Early detection can help preserve vision

Populations most at risk of glaucoma are people of African, Japanese, Chinese, European, Intuit Eskimo and Latino ancestry. (GETTY IMAGES)

Glaucoma is the second leading cause of blindness in the world and World Health Organisation estimates put the total number of suspected cases of the disease at about 65 million globally. These numbers can be expected to increase as populations around the world age.

At the beginning of the World Glaucoma Week, which leads up to the World Glaucoma Day on March 12, Emirates Business decided to find out more about this eye disease that affects young and old alike.

Dr Prashant Bhatia, Specialist Ophthalmologist and Medical Director, Vista Healthcare Clinic, Dubai, told this paper: "Glaucoma is a complicated disease in which damage to the optic nerve due to increased eye pressure results in vision loss."

There are several forms of glaucoma. The two most common are primary open-angle glaucoma and angle-closure glaucoma.

Populations most at risk are people of African, Japanese, Chinese, European, Intuit Eskimo and Latino ancestry. East Asians experience the highest rate of blindness in the world from primary angle-closure glaucoma while primary open-angle glaucoma is more prevalent among people having European and African ancestry.

Dr Bhatia said: "Anyone can get glaucoma. Most people with glaucoma are unaware they have it until there is a large amount of irreversible vision loss. Glaucoma affects all age groups and I would say that roughly three to four per cent of the general population in the UAE has glaucoma. The people who are at a high risk of getting glaucoma are those above 60, diabetics, people who have a family history of the disease, those who have suffered eye injury and those who have used steroids for a long period of time.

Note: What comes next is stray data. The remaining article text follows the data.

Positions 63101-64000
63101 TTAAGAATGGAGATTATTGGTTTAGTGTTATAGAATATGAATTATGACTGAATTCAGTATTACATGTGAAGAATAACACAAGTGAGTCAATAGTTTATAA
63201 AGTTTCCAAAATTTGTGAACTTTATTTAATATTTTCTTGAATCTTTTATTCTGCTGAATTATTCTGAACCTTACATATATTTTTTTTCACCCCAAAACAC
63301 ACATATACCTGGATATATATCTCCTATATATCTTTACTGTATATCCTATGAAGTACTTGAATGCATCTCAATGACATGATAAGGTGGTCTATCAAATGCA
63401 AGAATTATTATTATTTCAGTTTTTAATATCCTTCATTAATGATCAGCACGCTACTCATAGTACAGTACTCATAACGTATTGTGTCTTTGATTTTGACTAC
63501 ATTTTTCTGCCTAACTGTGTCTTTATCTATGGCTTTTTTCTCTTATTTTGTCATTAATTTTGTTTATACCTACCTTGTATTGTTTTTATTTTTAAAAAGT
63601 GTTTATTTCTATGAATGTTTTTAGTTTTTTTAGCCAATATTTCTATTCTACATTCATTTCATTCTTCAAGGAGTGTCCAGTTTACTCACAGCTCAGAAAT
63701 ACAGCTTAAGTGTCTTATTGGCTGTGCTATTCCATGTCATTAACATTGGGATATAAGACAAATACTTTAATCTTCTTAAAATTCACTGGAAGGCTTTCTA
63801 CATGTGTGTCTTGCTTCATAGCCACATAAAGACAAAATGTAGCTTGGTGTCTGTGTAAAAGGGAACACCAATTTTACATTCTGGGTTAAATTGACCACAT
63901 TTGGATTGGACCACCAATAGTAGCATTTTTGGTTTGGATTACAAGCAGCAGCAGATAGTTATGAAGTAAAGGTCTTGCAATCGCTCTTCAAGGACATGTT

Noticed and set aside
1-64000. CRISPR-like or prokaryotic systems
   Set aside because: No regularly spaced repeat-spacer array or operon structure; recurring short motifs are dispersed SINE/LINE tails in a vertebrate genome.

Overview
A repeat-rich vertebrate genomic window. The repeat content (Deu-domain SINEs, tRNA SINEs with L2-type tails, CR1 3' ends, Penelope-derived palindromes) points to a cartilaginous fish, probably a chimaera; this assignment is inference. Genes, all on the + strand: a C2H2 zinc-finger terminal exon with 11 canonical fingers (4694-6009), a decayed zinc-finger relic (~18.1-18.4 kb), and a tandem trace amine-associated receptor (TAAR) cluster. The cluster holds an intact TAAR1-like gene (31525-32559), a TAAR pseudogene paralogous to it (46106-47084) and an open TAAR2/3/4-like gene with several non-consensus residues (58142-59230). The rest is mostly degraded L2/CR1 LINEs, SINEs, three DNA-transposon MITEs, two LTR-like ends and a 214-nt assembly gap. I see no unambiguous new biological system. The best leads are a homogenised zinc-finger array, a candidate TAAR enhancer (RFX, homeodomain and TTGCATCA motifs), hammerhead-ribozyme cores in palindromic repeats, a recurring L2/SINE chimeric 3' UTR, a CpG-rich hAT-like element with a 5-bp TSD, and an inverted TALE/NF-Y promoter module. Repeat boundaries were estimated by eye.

"That is why doctors advise so strongly against self-medication as many of the eye drops we get over the counter contain steroids and people don't know. So many of the medicines have steroids in them too. Also if you are on steroids for a long time due to medical reasons make sure that you have regular eye check-ups. You need to let the eye doctor know that you have been on steroids for a long time so that he can check you out for glaucoma."

There are typically no early warning signs or symptoms of open-angle glaucoma. It develops slowly and sometimes without noticeable sight loss for many years. Most people who have open-angle glaucoma feel fine and do not notice a change in their vision at first because the initial loss of vision is of side or peripheral vision, and the visual acuity or sharpness of vision is maintained until late in the disease. And by the time a patient is aware of vision loss, the disease is usually quite advanced.

Angle-closure glaucoma is caused by blocked drainage canals in the eye, resulting in a sudden rise in intraocular pressure. This is a much more rare form of glaucoma, which develops very quickly and demands immediate medical attention.

In contrast with open-angle glaucoma, symptoms of acute angle-closure glaucoma are very noticeable and damage occurs quickly.

Dr Bhatia said: "While there is no cure or way to prevent glaucoma, there are effective therapies and early detection can help preserve vision. Individuals at risk and those over the age of 40 should have regular, comprehensive eye exams that include careful evaluation of the optic nerve and measurement of eye pressure."